In a move calculated to sacrifice truth and accuracy for political correctness, plaintiffs in two federal lawsuits are seeking to do more than merely sanitize a New York City Police Department lengthy report on Islamic terrorism — they want it to disappear.
This is all part of a secret negotiation process the city has entered into in an effort to settle the suits filed against the NYPD due to its monitoring of mosques, the New York Post disclosed Sunday in an exclusive report.
The groundbreaking, 92-page report, titled “Radicalization in the West: The Homegrown Threat,” angers critics who say it promotes “religious profiling” and discrimination against Muslims. But law-enforcement sources say removing the report now would come at the worst time — after mounting terror attacks by Islamic extremists in Paris, Boston, Sydney and Ottawa.
Here in New York, Zale Thompson, a man who heeded online calls by ISIS for jihad, attacked two NYPD officers with a hatchet in October.
“The harm is that it sends the message that the NYPD is going to back down on its counterterrorism effort in the name of political correctness,” a former NYPD official told the Post. “Shame on the NYPD if they do.”
In addition to yanking the report, plaintiffs in the lawsuit are seeking to completely halt all police surveillance within the Muslim community, and remove any reports that resulted from prior surveillance.
If the plaintiffs have their way, all reports will go “poof!” as though they’d never existed. The Post reported:
With what seems today like a crystal ball, the 2007 NYPD report identified an “emerging threat” — al-Qaida-inspired jihadists in the United States and abroad, hell-bent on attacking their host countries.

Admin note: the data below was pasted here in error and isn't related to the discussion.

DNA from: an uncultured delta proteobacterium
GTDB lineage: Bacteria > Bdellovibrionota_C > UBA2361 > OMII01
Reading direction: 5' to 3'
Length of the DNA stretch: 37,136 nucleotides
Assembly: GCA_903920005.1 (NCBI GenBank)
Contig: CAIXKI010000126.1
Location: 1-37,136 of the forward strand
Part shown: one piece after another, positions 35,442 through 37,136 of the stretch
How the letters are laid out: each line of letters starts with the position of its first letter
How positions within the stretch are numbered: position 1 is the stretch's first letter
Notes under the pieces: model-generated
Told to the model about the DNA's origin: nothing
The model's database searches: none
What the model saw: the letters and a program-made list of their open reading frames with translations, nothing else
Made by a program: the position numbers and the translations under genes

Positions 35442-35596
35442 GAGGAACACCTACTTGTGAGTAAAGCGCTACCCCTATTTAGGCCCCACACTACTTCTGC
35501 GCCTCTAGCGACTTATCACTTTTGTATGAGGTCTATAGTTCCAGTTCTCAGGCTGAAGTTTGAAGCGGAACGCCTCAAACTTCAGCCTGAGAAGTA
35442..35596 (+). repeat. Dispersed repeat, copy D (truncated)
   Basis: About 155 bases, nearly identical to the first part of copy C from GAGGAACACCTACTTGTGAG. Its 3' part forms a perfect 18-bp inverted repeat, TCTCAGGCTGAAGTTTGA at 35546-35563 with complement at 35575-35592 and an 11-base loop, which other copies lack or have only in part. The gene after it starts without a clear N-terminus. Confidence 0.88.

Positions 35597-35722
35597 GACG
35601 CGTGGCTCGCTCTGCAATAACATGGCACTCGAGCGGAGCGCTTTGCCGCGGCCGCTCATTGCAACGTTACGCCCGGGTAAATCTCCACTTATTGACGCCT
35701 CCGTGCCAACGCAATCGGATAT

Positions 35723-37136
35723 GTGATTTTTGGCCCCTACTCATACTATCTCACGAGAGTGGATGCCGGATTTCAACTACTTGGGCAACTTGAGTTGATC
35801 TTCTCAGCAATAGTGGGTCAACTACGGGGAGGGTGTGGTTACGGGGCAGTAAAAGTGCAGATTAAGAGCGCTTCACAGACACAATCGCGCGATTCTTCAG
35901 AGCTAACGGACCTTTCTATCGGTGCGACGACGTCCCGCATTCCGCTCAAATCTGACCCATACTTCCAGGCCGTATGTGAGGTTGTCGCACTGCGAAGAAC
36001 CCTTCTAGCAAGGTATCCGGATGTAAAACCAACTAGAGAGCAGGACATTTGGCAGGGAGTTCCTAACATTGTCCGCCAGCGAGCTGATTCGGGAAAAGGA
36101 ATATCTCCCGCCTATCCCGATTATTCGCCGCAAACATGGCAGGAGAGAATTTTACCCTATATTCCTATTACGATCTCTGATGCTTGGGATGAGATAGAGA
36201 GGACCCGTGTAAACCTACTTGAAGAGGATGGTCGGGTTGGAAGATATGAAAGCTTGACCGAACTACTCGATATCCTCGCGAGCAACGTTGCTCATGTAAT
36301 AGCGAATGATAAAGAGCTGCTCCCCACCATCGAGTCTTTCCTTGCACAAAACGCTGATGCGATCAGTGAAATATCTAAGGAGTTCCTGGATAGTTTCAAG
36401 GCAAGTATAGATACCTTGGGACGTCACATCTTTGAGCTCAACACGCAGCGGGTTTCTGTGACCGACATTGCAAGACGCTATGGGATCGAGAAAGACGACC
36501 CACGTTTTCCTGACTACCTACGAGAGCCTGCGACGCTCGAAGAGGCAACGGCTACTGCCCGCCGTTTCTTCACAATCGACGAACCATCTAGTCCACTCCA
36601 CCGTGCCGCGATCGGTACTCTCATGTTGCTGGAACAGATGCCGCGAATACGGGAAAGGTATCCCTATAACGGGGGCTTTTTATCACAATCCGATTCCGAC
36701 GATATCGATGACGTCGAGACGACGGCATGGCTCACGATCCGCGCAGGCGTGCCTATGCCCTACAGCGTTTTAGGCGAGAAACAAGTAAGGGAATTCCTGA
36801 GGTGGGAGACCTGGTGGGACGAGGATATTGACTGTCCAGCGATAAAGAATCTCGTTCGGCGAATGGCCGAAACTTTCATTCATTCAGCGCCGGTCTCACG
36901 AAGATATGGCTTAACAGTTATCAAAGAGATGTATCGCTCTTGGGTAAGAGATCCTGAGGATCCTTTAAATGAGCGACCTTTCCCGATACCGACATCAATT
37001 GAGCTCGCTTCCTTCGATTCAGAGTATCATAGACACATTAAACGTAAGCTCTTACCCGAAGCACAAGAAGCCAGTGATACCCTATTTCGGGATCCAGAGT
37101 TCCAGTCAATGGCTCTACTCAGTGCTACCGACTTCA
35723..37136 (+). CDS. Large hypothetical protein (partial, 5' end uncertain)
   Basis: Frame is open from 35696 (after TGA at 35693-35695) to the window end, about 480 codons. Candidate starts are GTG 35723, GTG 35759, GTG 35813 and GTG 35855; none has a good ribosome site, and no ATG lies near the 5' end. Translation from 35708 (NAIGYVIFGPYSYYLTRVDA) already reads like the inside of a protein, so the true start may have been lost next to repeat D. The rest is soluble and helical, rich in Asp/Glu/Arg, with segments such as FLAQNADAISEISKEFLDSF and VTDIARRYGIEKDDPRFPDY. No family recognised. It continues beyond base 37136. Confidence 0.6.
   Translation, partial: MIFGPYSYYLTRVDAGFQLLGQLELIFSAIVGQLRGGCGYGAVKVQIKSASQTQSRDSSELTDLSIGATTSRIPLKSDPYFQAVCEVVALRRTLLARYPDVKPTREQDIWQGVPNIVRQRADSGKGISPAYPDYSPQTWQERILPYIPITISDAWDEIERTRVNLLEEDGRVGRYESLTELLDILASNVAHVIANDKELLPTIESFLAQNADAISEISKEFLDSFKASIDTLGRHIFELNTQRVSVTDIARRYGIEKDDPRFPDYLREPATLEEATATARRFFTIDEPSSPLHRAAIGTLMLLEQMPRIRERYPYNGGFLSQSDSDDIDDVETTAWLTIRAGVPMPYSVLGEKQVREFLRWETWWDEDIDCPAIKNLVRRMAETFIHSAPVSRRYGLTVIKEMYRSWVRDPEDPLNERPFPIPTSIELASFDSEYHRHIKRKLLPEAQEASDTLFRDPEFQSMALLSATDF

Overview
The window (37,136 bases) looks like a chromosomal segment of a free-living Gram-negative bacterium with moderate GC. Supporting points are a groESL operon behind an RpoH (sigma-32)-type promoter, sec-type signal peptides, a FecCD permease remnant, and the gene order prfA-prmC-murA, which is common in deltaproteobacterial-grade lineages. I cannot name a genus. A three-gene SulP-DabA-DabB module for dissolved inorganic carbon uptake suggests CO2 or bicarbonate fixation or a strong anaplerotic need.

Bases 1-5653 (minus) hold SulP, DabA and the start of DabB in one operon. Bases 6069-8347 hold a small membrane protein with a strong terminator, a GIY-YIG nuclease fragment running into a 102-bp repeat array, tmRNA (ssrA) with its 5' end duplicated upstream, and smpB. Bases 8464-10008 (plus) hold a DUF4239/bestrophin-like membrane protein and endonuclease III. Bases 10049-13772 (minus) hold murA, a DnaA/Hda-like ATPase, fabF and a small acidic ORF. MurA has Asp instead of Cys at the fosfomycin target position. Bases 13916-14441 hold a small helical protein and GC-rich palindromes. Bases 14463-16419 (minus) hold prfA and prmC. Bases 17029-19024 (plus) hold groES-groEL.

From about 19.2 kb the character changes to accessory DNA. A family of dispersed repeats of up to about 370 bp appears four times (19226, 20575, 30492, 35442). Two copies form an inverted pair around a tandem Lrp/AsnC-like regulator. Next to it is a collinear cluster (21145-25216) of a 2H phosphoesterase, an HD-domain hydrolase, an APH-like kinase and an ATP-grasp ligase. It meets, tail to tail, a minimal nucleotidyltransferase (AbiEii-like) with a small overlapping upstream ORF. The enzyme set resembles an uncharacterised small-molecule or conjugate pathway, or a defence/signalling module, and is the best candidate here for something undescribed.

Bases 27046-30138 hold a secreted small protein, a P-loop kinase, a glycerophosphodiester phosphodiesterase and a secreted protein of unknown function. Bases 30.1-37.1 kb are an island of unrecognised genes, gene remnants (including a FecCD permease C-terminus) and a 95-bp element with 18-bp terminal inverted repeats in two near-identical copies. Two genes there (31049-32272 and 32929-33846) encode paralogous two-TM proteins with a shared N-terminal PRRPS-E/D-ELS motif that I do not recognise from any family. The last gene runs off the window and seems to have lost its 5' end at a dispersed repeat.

“Radicalization is something the NYPD saw happening in Europe,” said the former NYPD official. “It was prescient in identifying this phenomenon and predicting it would increase.”
The report’s warnings included, according to the Post:
- “The majority of radical individuals began as ‘unremarkable’ — they had ‘unremarkable’ jobs, had lived ‘unremarkable’ lives and had little, if any criminal history.”
- Most terrorist wannabes are reasonably well-educated male Muslims between ages 18 and 35, local residents, second- or third-generation with roots in the Middle East or South Asia, and from middle-class families.
- “The Internet is a driver and enabler for the process of radicalization” — providing information on extremist beliefs to practical advice on constructing weapons
- Recent converts to Islam can be the most radical. “Their need to prove their religious convictions to their companions often makes them the most aggressive.”
- Potential jihadists flock to mosques as their religious beliefs deepen, then withdraw from them when “the individual’s level of extremism surpasses that of the mosque.”
- Once a person is radicalized, an attack can happen very quickly. “While the other phases of radicalization may take place gradually, over two to three years, this jihadization component can be a very rapid process, taking only a few months, or even weeks.”
Muslim groups filed their lawsuits in a Brooklyn federal district court after the Associated Press exposed the NYPD counterterrorism’s practice of surveilling mosques.
Those who blithely go through life ignoring the truth are often represented by three monkeys that hear no evil, see no evil and speak no evil.
New York may soon be adding read no evil to the list.
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